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Bucharest Protesters Keep Up Pressure On Government

Romanians came out in protest against their government for the sixth day in a row on August 15, but the crowds appeared much smaller than on previous days.
Romanians came out in protest against their government for the sixth day in a row on August 15, but the crowds appeared much smaller than on previous days.

BUCHAREST -- Despite the sweltering heat and the start of a long weekend, groups of hardcore demonstrators gathered again outside the government building in Bucharest for a sixth night in a row on August 15.

A couple of hundred people demanding the resignation of Romania's leftist government, which they accuse of corruption and attacks on the rule of law, chanted slogans against the government and the ruling Social Democratic Party (PSD), accompanied by the noise of vuvuzelas and monitored by regular police.

Unlike the previous couple of nights, and despite the smaller number of protesters, a pair of dark-clothed riot police were also standing guard on the sides of Victoria Square, and refused to allow people to take their pictures.

The government has decreed a five-day vacation starting on August 15, and although the decision was made months ago, some of the protesters in the square vented furiously against the decision, calling it a bribe by the government for state employees.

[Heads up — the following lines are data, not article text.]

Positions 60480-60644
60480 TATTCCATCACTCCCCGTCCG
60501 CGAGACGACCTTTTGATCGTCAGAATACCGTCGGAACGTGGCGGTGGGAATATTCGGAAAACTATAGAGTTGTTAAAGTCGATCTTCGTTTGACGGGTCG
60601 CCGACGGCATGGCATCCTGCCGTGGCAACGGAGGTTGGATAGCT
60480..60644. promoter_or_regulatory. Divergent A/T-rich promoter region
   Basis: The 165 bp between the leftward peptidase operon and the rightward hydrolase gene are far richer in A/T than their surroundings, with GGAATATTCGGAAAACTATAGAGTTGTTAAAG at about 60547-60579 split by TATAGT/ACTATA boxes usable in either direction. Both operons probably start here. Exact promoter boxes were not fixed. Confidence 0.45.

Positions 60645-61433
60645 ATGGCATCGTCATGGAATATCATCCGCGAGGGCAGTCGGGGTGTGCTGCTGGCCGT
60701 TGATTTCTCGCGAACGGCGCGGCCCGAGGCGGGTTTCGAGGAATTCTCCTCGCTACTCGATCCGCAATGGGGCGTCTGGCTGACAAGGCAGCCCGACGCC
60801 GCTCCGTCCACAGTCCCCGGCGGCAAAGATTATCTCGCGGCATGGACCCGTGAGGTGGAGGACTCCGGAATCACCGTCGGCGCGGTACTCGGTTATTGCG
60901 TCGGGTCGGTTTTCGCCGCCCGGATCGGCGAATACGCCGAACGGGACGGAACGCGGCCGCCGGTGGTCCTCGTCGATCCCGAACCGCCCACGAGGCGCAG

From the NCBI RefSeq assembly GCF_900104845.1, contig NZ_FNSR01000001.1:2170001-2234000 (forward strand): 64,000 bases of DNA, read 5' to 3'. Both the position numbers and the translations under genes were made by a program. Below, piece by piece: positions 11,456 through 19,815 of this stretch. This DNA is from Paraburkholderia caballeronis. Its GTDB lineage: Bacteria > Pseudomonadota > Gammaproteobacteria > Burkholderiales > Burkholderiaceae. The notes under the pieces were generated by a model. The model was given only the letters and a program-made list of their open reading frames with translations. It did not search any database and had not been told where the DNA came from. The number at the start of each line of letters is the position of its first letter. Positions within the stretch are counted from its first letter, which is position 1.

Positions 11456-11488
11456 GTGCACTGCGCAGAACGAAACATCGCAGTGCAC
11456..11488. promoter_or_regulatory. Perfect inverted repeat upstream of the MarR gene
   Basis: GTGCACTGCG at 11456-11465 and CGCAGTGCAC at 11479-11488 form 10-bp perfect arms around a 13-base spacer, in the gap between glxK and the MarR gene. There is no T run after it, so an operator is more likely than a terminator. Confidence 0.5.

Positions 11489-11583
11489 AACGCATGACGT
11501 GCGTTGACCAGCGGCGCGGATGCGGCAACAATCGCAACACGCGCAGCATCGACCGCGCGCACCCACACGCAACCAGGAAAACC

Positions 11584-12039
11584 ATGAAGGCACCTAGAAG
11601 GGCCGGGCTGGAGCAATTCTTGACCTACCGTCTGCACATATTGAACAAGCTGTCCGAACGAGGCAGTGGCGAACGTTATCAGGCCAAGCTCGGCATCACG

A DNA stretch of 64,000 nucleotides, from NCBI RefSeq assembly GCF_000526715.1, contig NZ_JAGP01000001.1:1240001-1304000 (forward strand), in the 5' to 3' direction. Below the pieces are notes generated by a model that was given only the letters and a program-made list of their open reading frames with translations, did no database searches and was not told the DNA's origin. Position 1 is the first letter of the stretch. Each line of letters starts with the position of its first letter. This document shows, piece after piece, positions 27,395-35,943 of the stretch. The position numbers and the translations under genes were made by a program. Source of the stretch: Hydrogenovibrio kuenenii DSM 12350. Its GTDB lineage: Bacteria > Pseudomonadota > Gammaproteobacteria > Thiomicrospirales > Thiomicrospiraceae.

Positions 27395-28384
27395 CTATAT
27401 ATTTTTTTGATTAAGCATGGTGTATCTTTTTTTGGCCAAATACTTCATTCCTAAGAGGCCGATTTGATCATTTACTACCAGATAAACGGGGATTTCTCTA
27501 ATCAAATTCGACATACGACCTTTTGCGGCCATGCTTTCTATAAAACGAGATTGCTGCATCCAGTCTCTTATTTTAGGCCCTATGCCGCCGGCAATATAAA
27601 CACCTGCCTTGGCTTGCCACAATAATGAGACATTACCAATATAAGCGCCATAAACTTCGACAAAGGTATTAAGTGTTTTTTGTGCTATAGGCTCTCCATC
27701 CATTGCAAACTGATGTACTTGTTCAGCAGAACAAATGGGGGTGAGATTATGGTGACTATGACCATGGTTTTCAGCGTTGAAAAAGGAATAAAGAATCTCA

Some protesters told RFE/RL that they had jobs in the private sector and would keep going to work every day during the short vacation. But they said they would still keep coming to the protest every evening after work.

EU Presidency

Meanwhile, European Parliament member Guy Verhofstadt who is the Leader of the Alliance of Liberals and Democrats for Europe (ALDE) which includes the homonymous ALDE of Romania, the junior coalition partner of PSD, said in a Facebook post that "the right to protest and freedom of assembly may never be restricted if it takes place in a peaceful manner."

Verhofstadt added that it was '"essential that Romania stays on the path of reform and progressive policies especially ahead of its stint as Presidency in office of the European Union." Bucharest will take over the EU rotating presidency in January.

After winning power in 2016, the PSD attempted to decriminalize several corruption offenses through an emergency decree, leading to thousands of Romanians taking to the streets in protest and forcing the party to back down.

President Klaus Iohannis, a critic of the left-wing government, has been at loggerheads with the PSD, accusing it of attempting to weaken the fight against corruption, putting pressure on the judicial system, and of implementing bad fiscal policies.

Iohannis, the European Commission, and the U.S. State Department criticized the proposed changes to judicial legislation, saying they could derail the rule of law.

Romania is one the poorest members of the European Union, with an average monthly wage of about 520 euros ($590).

It is also one of the EU countries most plagued by corruption and has seen frequent protests in the past year and a half.

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